Hello Jason [quote="Jason_Southern"] You will either need to use an 8GB vGPU profile, the only one which supports CUDA at present. [/quote] This option is not acceptable for us. it is too expensive to use whole GPU just for Linux vm. [quote="Jason_Southern"] Or write the code to not use CUDA buffers. The NVENC SDK is the best place for details on how to use it. [/quote] Yes, I know. Let me explain my issue related to NVENC: First, every NVENC API call require "void * encoder" object. This object can be created only by nvEncOpenEncodeSessionEx function. But nvEncOpenEncodeSessionEx function require to provide me "pointer to CUDA device" or "pointer to Direct X device". My develop/target platform is Linux. Microsoft is not implemented Direct X for Linux yet :). So it is only one option to use NVENC for Linux - it is CUDA device. But CUDA is disabled for vGPU. How can I use NVENC encoder using Linux vGPU vm? May be there any other way? Is it possible to use NVENC without CUDA? Thank you. NvEncOpenEncodeSessionEx documentation from NVENC header file. [code] // NvEncOpenEncodeSessionEx /** * \brief Opens an encoding session. * * Opens an encoding session and returns a pointer to the encoder interface in * the \p **encoder parameter. The client should start encoding process by calling * this API first. * The client must pass a pointer to IDirect3DDevice9/CUDA interface in the \p *device parameter. * If the creation of encoder session fails, the client must call ::NvEncDestroyEncoder API * before exiting. * * \param [in] openSessionExParams * Pointer to a ::NV_ENC_OPEN_ENCODE_SESSION_EX_PARAMS structure. * \param [out] encoder * Encode Session pointer to the NvEncodeAPI interface. [/code]
Hello Jason

Jason_Southern said:
You will either need to use an 8GB vGPU profile, the only one which supports CUDA at present.


This option is not acceptable for us. it is too expensive to use whole GPU just for Linux vm.


Jason_Southern said:
Or write the code to not use CUDA buffers.
The NVENC SDK is the best place for details on how to use it.


Yes, I know.
Let me explain my issue related to NVENC:

First, every NVENC API call require "void * encoder" object. This object can be created only by nvEncOpenEncodeSessionEx function.
But nvEncOpenEncodeSessionEx function require to provide me "pointer to CUDA device" or "pointer to Direct X device".
My develop/target platform is Linux. Microsoft is not implemented Direct X for Linux yet :).

So it is only one option to use NVENC for Linux - it is CUDA device. But CUDA is disabled for vGPU.

How can I use NVENC encoder using Linux vGPU vm? May be there any other way? Is it possible to use NVENC without CUDA?

Thank you.

NvEncOpenEncodeSessionEx documentation from NVENC header file.
// NvEncOpenEncodeSessionEx
/**
* \brief Opens an encoding session.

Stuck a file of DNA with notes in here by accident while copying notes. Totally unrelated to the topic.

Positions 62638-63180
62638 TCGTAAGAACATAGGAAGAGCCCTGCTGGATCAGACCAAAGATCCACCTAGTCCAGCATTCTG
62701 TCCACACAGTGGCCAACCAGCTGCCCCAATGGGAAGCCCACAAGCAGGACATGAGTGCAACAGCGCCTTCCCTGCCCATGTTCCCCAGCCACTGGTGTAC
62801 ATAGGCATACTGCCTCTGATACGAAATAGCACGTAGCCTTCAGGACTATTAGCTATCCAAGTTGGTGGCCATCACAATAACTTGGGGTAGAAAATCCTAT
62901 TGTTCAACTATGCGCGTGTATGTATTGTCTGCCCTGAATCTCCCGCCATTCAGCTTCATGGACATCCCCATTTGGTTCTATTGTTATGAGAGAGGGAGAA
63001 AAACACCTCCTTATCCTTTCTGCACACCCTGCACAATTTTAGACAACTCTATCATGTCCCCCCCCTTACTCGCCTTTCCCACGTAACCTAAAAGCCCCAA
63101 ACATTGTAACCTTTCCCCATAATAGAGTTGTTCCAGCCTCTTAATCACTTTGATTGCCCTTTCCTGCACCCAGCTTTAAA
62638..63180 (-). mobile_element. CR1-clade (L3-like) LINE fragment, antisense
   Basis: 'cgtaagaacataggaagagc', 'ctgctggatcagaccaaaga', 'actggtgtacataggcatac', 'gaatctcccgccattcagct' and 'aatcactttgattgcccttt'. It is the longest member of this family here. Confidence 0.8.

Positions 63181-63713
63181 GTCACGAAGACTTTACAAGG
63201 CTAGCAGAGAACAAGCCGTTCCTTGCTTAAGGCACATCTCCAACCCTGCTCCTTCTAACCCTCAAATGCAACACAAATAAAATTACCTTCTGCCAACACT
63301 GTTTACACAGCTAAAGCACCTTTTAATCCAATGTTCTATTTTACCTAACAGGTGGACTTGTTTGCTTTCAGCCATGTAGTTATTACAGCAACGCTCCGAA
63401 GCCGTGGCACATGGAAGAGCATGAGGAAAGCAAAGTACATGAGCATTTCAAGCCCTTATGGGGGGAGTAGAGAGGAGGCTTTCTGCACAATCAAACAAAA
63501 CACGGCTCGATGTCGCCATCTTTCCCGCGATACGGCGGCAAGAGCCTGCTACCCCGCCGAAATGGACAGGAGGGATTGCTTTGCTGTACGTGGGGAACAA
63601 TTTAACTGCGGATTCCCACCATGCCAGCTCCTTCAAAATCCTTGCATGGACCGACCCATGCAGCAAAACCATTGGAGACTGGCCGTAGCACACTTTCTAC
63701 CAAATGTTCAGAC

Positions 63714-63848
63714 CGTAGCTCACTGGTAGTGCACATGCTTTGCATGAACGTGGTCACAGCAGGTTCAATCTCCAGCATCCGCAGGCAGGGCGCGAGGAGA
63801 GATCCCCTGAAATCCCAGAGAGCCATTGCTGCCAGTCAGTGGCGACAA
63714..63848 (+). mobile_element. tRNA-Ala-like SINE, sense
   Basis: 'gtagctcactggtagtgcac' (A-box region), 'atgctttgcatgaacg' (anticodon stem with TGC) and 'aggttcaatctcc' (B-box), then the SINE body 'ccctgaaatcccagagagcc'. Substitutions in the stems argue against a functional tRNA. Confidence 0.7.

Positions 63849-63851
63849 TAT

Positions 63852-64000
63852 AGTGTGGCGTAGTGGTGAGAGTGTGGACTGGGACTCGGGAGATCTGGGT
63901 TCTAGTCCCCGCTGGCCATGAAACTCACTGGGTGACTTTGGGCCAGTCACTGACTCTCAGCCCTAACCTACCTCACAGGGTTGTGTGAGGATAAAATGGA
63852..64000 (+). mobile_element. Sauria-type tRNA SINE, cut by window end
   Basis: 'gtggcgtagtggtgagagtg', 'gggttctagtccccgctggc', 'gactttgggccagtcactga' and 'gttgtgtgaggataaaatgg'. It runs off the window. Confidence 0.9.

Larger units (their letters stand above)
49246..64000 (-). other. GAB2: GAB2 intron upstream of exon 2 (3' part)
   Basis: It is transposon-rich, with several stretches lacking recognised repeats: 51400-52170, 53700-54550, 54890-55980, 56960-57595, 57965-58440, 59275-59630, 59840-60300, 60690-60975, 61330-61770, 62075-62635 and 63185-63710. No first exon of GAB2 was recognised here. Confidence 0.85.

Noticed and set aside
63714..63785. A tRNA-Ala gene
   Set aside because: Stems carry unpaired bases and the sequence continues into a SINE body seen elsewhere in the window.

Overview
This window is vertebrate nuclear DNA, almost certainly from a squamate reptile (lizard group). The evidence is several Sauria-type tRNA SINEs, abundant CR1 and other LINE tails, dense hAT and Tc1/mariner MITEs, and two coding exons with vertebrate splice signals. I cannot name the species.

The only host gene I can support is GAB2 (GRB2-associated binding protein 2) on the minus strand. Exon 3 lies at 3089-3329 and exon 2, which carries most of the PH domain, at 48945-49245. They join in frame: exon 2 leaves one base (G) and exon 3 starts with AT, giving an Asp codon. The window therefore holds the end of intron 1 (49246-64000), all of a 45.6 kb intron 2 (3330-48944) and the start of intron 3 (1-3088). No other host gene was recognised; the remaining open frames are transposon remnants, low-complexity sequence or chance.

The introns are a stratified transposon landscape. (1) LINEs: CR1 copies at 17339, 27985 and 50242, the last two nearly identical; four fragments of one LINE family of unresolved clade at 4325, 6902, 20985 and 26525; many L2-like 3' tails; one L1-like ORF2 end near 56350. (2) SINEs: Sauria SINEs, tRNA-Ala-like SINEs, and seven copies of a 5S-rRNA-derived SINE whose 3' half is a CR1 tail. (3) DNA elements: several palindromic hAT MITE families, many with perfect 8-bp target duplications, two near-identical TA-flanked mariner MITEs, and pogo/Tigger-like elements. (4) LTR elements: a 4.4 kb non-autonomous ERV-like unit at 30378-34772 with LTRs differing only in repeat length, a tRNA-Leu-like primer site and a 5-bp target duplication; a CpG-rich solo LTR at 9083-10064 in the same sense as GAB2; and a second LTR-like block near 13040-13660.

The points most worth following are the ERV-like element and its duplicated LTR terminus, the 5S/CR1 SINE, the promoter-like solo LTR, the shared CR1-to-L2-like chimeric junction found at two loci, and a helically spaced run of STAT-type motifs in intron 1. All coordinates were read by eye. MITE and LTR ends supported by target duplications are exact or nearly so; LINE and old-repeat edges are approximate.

*
* Opens an encoding session and returns a pointer to the encoder interface in
* the \p **encoder parameter. The client should start encoding process by calling
* this API first.
* The client must pass a pointer to IDirect3DDevice9/CUDA interface in the \p *device parameter.
* If the creation of encoder session fails, the client must call ::NvEncDestroyEncoder API
* before exiting.
*
* \param [in] openSessionExParams
* Pointer to a ::NV_ENC_OPEN_ENCODE_SESSION_EX_PARAMS structure.
* \param [out] encoder
* Encode Session pointer to the NvEncodeAPI interface.

thank you for help, Alexander.

#5
Posted 12/08/2015 08:04 PM   
Try the DevTalk forum - https://devtalk.nvidia.com/ It is possible to use NVENC without CUDA as there are several ISV's doing this today for applications that are being deployed via vGPU.
Try the DevTalk forum - https://devtalk.nvidia.com/


It is possible to use NVENC without CUDA as there are several ISV's doing this today for applications that are being deployed via vGPU.

Jason Southern, Regional Lead for ProVis Sales - EMEA: NVIDIA Ltd.

#6
Posted 12/09/2015 02:59 PM   
Hello Jason Thank you for your advice. I posted my question on devtalk forum. I tried to find any public service(streaming/remote app) with Linux vGPU support, but no services available now. Do you know any service(ISV) which is already using Linux vGPU? Could you provide link please? (if it possible) Grid K1 + passthough is best Linux solution for video encoding now. :(
Hello Jason

Thank you for your advice. I posted my question on devtalk forum.

I tried to find any public service(streaming/remote app) with Linux vGPU support, but no services available now.
Do you know any service(ISV) which is already using Linux vGPU? Could you provide link please? (if it possible)

Grid K1 + passthough is best Linux solution for video encoding now. :(

thank you for help, Alexander.

#7
Posted 12/18/2015 01:23 PM